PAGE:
Catholics, as a segment of U.S. population, shrank by 3.1% from 2007 to 2014, and are now outnumbered as a portion of American population by the “nones”, the religiously unaffiliated. That was the headline-grabbing revelation last week from the Pew Research Center. That trend fits within the overall decline in affiliation with Christian denominations, notwithstanding population growth in the U.S. in the same time period.
So there it was in black in white: approximately 51 million adult Catholics in the United States as of 2014 versus approximately 56 million religiously “unaffiliated” adults.
That should come as no surprise to any Catholic who is attentive to the current situation of the Church in North America. What the study did not point out, but we know from experience to be the case, is that only approximately 12% of those 51 million Catholics attend mass regularly on Sundays. The Catholic Church in America is, and has been for decades now, constituted by practicing Catholics, kind-of-practicing Catholics, and non-practicing Catholics—a situation in many ways not unlike previous centuries, yet which emerges from new and complex causes, and has resulted in a Church of profound internal tensions.
Those tensions have all too painfully come to bear on the religious experience of most present day Catholics. Yet our manner of articulating those tensions within the Church is often far too simplistic, contrasting as we often do conservatives with liberals, the remnant with the fallen-away.
Although open to similar over-simplifications, the terms "committed Catholic" and "cultural Catholic" are sometimes contrasted, but arguably with good reason. Committed Catholics are those who, in varying forms, manifest a robust religious practice, an active pursuit of a spiritual life, a deepening of their understanding of Catholic dogma, and an intentional embrace of the fullness of Catholic teaching—including her moral teaching on hot-button issues such as contraception and homosexuality—giving the free allegiance of mind and will to the Church’s authentic magisterium.
"Cultural Catholics" by contrast are those who in varying degrees have negligible Catholic practice, or while retaining elements of practice (such as occasional Church attendance) find themselves disagreeing (whether they understand why or not) with certain Church teachings. And of course it is no secret that culturally Catholic politicians and academics especially, while insisting on their Catholic identity, will openly dissent from the Church’s received teaching (even to the extreme of explaining their dissent as a "service" to the Church).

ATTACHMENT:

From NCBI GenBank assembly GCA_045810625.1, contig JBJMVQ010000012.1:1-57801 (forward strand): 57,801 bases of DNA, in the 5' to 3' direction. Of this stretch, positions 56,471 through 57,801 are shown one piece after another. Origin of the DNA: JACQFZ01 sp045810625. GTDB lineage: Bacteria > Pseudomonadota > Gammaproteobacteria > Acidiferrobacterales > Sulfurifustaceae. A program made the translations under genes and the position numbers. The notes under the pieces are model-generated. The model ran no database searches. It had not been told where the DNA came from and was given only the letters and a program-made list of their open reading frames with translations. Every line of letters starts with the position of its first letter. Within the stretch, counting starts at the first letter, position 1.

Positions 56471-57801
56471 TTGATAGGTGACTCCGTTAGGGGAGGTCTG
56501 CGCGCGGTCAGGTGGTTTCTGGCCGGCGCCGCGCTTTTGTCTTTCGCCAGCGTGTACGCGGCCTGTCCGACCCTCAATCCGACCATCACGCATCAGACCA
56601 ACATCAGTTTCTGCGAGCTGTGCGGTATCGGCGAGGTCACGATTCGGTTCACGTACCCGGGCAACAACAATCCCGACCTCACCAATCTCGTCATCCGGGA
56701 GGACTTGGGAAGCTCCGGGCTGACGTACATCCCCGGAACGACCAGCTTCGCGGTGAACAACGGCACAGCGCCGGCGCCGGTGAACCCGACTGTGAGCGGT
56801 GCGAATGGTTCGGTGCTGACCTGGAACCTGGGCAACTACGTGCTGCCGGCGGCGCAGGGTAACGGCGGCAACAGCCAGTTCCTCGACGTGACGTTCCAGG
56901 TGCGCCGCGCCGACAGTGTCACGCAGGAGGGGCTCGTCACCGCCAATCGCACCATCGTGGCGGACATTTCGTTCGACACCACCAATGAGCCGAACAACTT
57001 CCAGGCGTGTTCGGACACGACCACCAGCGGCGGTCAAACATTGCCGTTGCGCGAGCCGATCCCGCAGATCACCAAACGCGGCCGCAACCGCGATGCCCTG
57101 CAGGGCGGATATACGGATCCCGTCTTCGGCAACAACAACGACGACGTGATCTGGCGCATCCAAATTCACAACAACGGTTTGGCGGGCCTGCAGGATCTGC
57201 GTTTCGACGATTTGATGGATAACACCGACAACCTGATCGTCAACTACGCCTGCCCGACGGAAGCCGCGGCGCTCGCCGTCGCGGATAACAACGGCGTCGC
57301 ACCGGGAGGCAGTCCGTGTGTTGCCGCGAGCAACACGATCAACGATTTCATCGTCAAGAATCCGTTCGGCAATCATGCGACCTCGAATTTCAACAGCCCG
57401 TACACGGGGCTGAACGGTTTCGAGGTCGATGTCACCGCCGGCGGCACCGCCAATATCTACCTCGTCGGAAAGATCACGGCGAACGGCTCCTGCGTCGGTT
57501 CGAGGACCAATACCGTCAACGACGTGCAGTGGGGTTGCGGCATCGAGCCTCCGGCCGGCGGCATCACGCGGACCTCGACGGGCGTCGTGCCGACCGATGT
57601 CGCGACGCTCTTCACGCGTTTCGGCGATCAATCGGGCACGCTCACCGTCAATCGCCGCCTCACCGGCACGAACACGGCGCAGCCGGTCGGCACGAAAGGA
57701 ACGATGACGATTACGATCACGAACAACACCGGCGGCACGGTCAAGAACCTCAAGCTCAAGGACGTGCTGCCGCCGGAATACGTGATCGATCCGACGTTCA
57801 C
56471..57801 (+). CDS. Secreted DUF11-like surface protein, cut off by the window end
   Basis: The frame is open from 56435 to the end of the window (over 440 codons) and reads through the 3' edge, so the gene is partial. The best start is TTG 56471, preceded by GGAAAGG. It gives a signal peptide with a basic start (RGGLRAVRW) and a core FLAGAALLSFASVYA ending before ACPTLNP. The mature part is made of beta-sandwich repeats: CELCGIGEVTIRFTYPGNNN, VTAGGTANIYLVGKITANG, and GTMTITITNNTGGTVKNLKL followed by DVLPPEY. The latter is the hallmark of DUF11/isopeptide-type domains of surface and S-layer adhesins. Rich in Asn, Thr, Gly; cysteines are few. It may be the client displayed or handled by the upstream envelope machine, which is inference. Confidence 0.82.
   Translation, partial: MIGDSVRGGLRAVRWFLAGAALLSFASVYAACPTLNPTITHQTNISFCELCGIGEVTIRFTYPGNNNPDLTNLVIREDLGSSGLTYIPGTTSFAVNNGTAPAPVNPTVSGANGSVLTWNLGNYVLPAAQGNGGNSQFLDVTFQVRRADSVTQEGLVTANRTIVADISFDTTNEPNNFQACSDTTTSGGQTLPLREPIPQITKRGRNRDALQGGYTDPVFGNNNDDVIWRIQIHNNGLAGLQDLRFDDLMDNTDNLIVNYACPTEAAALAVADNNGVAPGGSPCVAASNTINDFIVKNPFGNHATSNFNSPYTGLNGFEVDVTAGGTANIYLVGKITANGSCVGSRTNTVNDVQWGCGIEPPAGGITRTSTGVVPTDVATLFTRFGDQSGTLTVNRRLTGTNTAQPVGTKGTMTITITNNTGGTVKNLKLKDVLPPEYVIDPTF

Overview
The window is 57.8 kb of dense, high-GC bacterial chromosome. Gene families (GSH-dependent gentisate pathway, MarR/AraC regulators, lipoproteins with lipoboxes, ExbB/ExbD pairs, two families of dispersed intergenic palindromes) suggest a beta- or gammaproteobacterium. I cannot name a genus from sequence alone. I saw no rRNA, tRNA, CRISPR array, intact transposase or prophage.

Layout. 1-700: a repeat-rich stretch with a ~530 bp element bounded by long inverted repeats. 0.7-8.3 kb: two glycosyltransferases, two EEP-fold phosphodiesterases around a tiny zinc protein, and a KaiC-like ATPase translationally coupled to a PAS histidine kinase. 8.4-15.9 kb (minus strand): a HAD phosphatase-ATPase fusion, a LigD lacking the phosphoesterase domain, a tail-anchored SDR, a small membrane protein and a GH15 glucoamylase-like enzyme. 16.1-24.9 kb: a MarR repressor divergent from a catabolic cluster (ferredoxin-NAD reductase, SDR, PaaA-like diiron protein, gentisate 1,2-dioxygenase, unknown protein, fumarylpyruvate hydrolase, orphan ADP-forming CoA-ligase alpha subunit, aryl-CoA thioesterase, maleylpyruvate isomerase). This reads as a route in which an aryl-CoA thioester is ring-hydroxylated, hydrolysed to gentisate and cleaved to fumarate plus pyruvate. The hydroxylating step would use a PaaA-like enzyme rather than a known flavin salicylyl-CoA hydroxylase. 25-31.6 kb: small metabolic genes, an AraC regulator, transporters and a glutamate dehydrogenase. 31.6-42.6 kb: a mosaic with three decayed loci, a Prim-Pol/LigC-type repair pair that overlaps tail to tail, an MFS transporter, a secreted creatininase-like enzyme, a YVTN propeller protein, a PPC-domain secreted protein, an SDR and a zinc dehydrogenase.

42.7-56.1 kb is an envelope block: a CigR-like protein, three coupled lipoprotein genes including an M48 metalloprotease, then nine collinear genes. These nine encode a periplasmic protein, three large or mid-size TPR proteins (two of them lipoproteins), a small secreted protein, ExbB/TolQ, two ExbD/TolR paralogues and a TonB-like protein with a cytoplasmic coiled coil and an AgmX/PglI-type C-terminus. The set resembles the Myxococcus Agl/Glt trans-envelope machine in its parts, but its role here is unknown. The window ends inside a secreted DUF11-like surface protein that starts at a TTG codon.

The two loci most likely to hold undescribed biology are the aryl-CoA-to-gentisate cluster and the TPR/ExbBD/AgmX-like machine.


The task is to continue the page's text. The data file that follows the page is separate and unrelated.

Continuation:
The truth is, the baptized express their Catholicism across a broad spectrum of practice, or lack thereof, and of embrace of Church teaching, or rejection thereof.
So, yes, the tensions are real.
A historically shallow view of the Church’s history, we might add, faults the Second Vatican Council for those tensions. But if we are attentive to history, we see that this has generally been the Church’s situation throughout her two millennia of existence, and that the Holy Spirit has not yet ceased to be present and active in the lives of all of his faithful—the committed and fallen-away alike.
Yet, cultural Catholics are the ones who are exiting. And that’s disturbing, and it invites reflection. What ought a committed Catholic’s attitude be toward this situation? And what will our Church look like in the America of the future? For what it’s worth, I offer a few thoughts on both questions, beginning with the latter.
As we watch the exodus of 6.5 American Catholics from the Church for every one person received into the Church (according to the Pew study), it is very reasonable to assume that robust Catholicism will, in the future, be found more commonly in smaller, more concentrated communities characterized by intense, faithful religious practice.
It’s not just that there will likely be fewer Catholics.
Rather, it’s a question of how cultural changes—readily reflected in the Pew study—will impact Catholic practice and identity.
No matter who happens to occupy the White House or have control of Congress in the coming decades, committed Catholics in the United States will feel more and more, not just as "strangers in a strange land" but as aliens in an openly hostile environment, in a secular culture that wishes to render Catholicism insipid, innocuous, and largely indistinguishable from itself.